Swimming Banned at Some City Beaches After Sewage Spill
HARLEM — You can go to the beach, but you can't go in the water.
New Yorkers desperate to escape Friday's sweltering heat are being told not to swim at four beaches in Brooklyn and Staten Island because of raw sewage that's still spewing into the Hudson River after Wednesday's fire at Harlem's North River Wastewater Treatment Plant.
The blaze knocked the plant offline, meaning that up to 130 million gallons of untreated sewage a day have been flowing into the Hudson since Wednesday evening.
After warning New Yorkers Thursday to stay out of the East and Hudson rivers, the Department of Environmental Protection advised beach goers Friday to avoid the surf in South Beach, Midland Beach and Cedar Grove Beach on Staten Island and Brooklyn's Sea Gate Beach.
"Water quality modeling indicates that these beaches have been potentially impacted by the untreated sewer discharges from the North River Wastewater Treatment Plant," the DEP said in a statement.
"Though the beaches are not closed, the New York City Department of Health does not recommend swimming and bathing until this advisory is lifted, especially for people with underlying medical conditions, or young or elderly people who may be more likely to get sick if beach water is swallowed," the DEP said in a statement.
The water remains open so far at city beaches including Coney Island and others.
Mayor Michael Bloomberg said one of the treatment plant's motors shoud resume pumping shortly and that he expects another to be back online later today, during his weekly radio talk show with WOR's John Gambling.
"That's all they need is two," Bloomberg said. "They have five."
The mayor also said the sewage "doesn't have a very big impact."
Phillip Musegaas, Hudson River Program Director for Riverkeeper, a watchdog and advocacy group that monitors the waterway, disagreed. He said more city beaches will likely have to close if the city is unable to stem the tide of untreated sewage today.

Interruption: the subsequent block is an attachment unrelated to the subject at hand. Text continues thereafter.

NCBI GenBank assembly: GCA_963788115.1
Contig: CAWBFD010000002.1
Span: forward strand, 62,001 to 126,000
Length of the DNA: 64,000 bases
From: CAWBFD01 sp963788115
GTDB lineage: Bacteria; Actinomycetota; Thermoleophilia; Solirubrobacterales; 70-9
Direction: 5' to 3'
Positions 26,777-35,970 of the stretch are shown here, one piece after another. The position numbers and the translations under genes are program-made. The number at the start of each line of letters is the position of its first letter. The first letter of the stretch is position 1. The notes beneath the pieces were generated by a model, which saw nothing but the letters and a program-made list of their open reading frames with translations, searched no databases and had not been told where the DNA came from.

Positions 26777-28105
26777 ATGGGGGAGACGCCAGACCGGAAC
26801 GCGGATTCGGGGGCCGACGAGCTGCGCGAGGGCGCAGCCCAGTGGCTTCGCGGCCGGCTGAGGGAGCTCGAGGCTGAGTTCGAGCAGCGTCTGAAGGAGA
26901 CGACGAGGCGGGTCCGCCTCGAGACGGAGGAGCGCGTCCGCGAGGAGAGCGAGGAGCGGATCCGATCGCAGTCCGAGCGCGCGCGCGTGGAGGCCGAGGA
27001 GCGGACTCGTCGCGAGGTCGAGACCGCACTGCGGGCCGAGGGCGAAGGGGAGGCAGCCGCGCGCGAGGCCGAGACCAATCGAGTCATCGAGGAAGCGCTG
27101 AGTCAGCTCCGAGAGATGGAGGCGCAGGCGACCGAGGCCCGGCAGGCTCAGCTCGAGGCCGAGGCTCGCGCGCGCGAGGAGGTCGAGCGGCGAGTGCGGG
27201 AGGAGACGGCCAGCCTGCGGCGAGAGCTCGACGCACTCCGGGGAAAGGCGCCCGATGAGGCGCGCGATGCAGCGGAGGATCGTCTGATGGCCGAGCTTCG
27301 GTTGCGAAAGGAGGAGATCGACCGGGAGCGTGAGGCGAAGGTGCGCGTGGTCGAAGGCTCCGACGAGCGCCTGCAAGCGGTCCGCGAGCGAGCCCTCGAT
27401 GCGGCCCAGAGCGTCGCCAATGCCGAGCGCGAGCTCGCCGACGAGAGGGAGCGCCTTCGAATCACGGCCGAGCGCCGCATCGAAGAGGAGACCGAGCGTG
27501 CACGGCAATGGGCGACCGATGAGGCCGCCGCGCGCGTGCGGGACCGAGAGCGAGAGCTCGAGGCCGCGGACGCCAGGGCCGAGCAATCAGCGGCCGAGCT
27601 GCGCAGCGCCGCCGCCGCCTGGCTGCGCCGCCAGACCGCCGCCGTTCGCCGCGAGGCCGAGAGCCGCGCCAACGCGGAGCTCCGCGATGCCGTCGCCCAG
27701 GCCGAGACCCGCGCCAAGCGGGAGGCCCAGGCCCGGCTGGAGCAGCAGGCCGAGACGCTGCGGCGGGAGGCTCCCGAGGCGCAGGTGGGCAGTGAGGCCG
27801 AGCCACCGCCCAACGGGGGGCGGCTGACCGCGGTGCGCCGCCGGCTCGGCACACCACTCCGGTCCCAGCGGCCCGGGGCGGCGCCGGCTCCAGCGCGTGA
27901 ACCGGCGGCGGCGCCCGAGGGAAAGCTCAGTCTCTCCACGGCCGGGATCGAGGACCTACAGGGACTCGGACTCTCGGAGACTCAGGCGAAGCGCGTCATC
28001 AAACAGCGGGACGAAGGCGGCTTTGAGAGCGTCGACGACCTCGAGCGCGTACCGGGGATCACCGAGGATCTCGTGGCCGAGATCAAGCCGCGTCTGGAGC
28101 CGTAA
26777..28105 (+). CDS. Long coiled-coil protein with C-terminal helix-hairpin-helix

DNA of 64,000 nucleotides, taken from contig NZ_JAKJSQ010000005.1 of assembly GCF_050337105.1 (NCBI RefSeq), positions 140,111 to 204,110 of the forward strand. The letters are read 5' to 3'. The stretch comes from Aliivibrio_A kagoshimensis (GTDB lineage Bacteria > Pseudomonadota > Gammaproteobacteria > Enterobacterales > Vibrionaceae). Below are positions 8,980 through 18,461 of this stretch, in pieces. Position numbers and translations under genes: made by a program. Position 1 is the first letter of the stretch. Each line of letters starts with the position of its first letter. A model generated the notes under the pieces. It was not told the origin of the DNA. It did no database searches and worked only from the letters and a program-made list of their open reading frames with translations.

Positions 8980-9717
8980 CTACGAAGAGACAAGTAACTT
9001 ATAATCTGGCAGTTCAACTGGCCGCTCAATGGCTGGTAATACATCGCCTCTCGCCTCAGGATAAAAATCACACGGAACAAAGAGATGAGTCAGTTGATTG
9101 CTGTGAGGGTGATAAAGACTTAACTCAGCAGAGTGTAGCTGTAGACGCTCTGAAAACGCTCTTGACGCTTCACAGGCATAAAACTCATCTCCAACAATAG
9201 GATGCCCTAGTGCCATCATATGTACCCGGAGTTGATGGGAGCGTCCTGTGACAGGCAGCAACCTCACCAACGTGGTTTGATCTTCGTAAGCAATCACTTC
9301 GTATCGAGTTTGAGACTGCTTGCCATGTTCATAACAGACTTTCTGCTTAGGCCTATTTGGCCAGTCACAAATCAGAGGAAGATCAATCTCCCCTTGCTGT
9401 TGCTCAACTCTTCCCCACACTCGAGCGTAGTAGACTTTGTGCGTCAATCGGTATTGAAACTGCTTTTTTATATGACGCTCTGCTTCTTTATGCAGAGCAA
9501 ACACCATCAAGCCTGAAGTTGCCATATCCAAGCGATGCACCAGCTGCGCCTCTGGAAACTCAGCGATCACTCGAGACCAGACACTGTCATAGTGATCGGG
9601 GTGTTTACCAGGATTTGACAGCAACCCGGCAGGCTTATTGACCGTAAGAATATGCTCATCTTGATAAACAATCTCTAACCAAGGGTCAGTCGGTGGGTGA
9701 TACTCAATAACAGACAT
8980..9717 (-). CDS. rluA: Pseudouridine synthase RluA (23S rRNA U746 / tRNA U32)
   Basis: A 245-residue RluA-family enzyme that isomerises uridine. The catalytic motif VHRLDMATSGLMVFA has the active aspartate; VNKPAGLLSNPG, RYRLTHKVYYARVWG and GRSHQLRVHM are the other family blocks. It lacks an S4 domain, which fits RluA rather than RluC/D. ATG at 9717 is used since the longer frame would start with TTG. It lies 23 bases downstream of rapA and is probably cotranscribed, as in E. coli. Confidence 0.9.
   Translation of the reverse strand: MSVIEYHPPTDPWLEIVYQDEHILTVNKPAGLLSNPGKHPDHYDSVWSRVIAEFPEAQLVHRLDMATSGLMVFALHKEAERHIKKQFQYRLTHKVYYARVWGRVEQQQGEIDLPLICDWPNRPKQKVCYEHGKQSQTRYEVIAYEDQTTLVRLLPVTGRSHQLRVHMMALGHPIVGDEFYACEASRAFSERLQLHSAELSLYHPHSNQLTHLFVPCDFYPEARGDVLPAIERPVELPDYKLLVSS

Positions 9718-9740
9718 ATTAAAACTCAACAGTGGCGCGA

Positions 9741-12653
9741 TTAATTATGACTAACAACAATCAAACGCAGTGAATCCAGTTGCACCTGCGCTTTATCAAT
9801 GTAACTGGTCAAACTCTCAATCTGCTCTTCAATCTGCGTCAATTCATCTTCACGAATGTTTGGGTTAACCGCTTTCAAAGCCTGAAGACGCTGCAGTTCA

"The main concern is public health exposure. If you are in the water and have a cut or scrape you are at risk for infection. If you ingest water that has a higher bacteria count, you are at increased risk of getting sick from gastrointestinal problems," he said.
"It's very serious, especially now that you have large numbers of people looking to utilize the rivers and beaches."
Raw sewage can have up to 200 times the recommended limit of bacteria, said Musegaas. Riverkeeper samples taken from the Hudson last week showed that bacteria levels in the river were well below established limits.
The group criticized the DEP for not doing enough to notify swimmers, kayakers and boaters to stay out of the water. While taking samples on Wednesday and Thursday, the group still found kayakers in the water not far from the plant.
Riverkeeper testers also found people swimming in the water near Dyckman Street yesterday afternoon, Musegaas said.
"They need to do more. If it's a real public health risk, every city agency should be coordinating to get people out of the water, not just saying don't go in," Musegaas said. "The better information we can get out to the public, the better off we are."
Many Riverbank Park goers said they did not know a sewage treatment plant was located underneath the park.
DEP has closed the park built atop of the treatment plant on the Hudson River, west of the Henry Hudson Parkway from 137th Street to 145th Street.
DEP also says they are making efforts to keep people out of the water.
The NYPD Harbor Unit is patrolling near the park to keep boaters at a safe distance. Access to the 79th Street Boat basin is being restricted, as are other boat launch areas along the Hudson River.
The plant, which serves the west side of Manhattan from Greenwich Village to Inwood, treats about 125 million gallons of wastewater every day when the weather is dry. When it rains, it processes about 340 million gallons.
Some of the wastewater is being funnelled to the Wards Island Wastewater Treatment Plant on the East River, but the majority is being pumped directly into the Hudson and East rivers.
The fire broke out in the engine room of the plant Wednesday, an FDNY spokesman said.
Several workers told DNAinfo that they had been having problems with one of the engines on Tuesday.
Musegaas said the river is capable of recovering from the spill.
"It's not like the BP oil spill that will destroy the eco-system," he said. "The river will recover as long as they are able to stop the flow of sewage."